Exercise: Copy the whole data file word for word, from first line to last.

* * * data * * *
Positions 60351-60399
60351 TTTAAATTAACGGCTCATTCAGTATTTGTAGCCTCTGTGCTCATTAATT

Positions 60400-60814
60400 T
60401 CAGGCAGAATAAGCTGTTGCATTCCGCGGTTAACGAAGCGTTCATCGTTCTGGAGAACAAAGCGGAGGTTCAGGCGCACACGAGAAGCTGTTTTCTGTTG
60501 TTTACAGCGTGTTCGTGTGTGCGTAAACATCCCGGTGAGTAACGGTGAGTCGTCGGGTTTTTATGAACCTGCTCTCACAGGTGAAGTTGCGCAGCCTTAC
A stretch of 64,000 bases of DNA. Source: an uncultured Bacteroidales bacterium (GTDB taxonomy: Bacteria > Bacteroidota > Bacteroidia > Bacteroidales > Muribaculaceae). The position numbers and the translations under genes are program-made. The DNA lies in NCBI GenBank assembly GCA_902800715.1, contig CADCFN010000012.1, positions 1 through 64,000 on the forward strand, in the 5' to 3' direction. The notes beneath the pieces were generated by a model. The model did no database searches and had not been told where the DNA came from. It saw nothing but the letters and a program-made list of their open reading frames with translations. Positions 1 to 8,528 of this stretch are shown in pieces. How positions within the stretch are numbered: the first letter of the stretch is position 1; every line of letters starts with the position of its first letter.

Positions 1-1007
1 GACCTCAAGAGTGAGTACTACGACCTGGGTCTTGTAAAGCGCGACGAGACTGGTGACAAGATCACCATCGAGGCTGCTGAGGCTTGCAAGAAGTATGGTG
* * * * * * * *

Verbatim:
Positions 60351-60399
60351 TTTAAATTAACGGCTCATTCAGTATTTGTAGCCTCTGTGCTCATTAATT

Positions 60400-60814
60400 T
60401 CAGGCAGAATAAGCTGTTGCATTCCGCGGTTAACGAAGCGTTCATCGTTCTGGAGAACAAAGCGGAGGTTCAGGCGCACACGAGAAGCTGTTTTCTGTTG
60501 TTTACAGCGTGTTCGTGTGTGCGTAAACATCCCGGTGAGTAACGGTGAGTCGTCGGGTTTTTATGAACCTGCTCTCACAGGTGAAGTTGCGCAGCCTTAC
A stretch of 64,000 bases of DNA. Source: an uncultured Bacteroidales bacterium (GTDB taxonomy: Bacteria > Bacteroidota > Bacteroidia > Bacteroidales > Muribaculaceae). The position numbers and the translations under genes are program-made. The DNA lies in NCBI GenBank assembly GCA_902800715.1, contig CADCFN010000012.1, positions 1 through 64,000 on the forward strand, in the 5' to 3' direction. The notes beneath the pieces were generated by a model. The model did no database searches and had not been told where the DNA came from. It saw nothing but the letters and a program-made list of their open reading frames with translations. Positions 1 to 8,528 of this stretch are shown in pieces. How positions within the stretch are numbered: the first letter of the stretch is position 1; every line of letters starts with the position of its first letter.

Positions 1-1007
1 GACCTCAAGAGTGAGTACTACGACCTGGGTCTTGTAAAGCGCGACGAGACTGGTGACAAGATCACCATCGAGGCTGCTGAGGCTTGCAAGAAGTATGGTG